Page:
When Shyamalan came under fire, he didn’t remain calm, but instead expressed his confusion at having been the target of such negative remarks, especially considering that he’s not white himself (via The Atlantic).
“You come up to me, the one Asian filmmaker who has the right to cast whoever I want, and I’m casting this whole film in this colorblind way where everyone is represented. I even had some dirt as African American that’s obviously not on the show, but I wanted to represent her too!”
However, that planned segment never materialized – as the film ended at the end of the Book of Water and before the Book of Earth. Shyamalan was expecting to do a sequel, possibly a trilogy, but that was never going to happen. Addressing his frustration further, Shyamalan said, “It’s annoying, this stigma, that the first word on the most culturally diverse film of all time is this accusation. And here’s the irony, it has nothing to do with the studio system. I had full say in the casting. So if you have to point the racist finger at me and it doesn’t hold up, shut up.”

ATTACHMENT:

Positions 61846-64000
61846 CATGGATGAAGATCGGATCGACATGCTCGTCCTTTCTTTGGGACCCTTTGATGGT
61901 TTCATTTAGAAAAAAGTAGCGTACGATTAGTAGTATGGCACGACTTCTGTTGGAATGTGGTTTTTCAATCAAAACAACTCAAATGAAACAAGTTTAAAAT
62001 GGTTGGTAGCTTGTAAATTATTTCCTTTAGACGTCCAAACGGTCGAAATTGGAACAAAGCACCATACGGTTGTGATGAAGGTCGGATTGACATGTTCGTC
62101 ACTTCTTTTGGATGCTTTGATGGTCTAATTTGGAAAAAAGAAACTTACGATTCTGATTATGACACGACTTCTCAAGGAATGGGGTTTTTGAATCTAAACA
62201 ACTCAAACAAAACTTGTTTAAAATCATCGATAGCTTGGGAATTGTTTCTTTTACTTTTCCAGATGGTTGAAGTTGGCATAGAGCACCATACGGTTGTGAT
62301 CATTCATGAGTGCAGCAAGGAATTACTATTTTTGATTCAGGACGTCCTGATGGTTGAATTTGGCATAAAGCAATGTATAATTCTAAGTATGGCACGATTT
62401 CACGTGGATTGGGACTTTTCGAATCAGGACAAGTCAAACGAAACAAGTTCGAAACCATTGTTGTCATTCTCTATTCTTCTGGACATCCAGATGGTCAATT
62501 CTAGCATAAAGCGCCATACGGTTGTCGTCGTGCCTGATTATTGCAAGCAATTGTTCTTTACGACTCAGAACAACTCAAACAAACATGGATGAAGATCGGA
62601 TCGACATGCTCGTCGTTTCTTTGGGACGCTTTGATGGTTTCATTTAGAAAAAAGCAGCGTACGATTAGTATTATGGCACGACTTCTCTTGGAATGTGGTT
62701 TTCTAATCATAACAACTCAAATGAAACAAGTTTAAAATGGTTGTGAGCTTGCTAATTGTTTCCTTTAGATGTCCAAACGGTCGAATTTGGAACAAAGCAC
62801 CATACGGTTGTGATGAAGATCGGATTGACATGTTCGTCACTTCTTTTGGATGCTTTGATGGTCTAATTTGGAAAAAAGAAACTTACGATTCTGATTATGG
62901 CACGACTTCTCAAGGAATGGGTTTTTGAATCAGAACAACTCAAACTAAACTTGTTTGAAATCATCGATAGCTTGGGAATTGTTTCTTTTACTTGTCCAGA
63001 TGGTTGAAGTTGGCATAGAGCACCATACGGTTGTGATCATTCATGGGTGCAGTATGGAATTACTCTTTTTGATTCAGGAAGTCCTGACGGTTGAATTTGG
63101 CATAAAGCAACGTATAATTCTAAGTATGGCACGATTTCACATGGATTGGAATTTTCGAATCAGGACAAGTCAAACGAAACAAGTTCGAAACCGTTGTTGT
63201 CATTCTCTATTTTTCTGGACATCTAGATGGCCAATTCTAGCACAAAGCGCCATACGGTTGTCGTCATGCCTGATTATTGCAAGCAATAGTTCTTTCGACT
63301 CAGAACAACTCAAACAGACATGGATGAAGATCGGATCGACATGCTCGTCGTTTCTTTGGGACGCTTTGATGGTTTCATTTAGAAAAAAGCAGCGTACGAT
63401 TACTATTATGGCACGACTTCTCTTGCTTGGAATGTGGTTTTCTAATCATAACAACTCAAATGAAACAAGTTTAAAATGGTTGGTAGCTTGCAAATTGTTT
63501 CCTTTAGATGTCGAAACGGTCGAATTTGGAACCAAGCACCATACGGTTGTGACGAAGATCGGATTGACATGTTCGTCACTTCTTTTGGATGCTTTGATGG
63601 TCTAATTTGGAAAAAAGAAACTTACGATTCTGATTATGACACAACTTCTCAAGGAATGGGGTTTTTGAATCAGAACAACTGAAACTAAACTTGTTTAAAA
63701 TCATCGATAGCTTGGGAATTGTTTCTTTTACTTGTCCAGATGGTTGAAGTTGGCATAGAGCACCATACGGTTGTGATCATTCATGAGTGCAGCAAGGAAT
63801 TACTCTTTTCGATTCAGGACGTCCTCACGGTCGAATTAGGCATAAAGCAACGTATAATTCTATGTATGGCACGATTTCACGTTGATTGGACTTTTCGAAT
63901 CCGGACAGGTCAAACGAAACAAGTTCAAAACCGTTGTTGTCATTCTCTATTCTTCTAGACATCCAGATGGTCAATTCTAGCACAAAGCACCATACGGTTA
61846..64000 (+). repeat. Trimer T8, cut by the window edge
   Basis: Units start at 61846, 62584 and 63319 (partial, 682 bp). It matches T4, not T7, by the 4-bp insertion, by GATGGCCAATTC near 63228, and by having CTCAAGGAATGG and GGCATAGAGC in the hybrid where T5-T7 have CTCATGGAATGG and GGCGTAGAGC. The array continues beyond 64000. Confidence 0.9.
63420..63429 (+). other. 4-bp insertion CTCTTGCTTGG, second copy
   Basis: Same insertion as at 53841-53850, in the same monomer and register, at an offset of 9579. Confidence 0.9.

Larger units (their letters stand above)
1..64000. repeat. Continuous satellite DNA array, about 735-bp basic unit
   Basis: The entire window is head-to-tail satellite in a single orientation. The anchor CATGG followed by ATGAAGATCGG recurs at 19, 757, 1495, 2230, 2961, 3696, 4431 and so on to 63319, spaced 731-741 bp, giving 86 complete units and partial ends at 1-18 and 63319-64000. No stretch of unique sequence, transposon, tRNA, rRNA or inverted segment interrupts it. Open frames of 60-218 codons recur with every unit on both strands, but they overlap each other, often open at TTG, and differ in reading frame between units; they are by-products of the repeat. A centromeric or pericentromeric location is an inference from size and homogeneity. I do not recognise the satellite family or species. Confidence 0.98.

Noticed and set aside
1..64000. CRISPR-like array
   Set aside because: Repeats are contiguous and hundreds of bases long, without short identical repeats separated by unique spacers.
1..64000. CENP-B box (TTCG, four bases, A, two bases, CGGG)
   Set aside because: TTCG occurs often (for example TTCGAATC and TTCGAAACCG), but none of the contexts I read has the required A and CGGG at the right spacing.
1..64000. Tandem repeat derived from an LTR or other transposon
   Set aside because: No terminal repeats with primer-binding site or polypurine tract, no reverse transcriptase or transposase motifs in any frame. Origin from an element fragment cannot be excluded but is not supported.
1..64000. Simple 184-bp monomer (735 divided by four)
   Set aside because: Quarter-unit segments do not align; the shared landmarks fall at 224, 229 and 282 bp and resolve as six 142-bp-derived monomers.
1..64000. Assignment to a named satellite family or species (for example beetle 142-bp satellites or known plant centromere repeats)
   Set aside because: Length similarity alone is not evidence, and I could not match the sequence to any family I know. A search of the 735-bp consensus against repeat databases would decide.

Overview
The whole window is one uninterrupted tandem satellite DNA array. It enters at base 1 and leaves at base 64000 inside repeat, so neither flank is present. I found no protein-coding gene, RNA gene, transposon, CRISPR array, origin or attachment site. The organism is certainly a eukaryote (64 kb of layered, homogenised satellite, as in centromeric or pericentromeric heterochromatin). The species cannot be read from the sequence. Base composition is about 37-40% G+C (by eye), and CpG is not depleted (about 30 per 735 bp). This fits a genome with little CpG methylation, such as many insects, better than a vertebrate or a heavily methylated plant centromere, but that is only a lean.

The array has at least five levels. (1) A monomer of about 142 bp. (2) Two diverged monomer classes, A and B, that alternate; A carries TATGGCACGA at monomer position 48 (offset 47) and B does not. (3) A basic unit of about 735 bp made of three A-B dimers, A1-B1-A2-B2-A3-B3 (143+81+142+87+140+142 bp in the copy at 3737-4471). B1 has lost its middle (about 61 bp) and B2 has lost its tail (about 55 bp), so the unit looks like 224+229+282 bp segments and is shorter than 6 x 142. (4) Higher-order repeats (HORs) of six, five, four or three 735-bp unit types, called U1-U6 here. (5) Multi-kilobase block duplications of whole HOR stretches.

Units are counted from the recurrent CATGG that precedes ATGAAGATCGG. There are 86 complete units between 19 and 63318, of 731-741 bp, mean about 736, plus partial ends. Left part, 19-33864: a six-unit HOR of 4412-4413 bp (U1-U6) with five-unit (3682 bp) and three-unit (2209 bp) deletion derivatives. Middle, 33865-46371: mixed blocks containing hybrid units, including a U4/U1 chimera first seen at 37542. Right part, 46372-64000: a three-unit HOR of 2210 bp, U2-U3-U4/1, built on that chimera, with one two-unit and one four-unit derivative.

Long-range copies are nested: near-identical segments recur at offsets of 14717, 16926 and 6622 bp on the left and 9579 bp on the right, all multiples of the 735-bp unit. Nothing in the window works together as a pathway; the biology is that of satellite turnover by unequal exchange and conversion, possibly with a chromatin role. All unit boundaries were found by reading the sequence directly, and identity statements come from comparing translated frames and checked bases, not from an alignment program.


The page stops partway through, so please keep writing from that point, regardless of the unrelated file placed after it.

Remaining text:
So did it stick? The answer to that can vary from person to person. But some critics have defended Shyamalan, saying that while he made an obvious mistake, that misjudgment was not due to malice or bigotry. In fact, sometimes it’s wiser not to add hate to criticism, as it stifles the opportunity for learning and growth. What fans can hope for now, more than a decade after The Last Airbender’s release, is that other filmmakers — and Shyamalan himself — have learned from his mistake.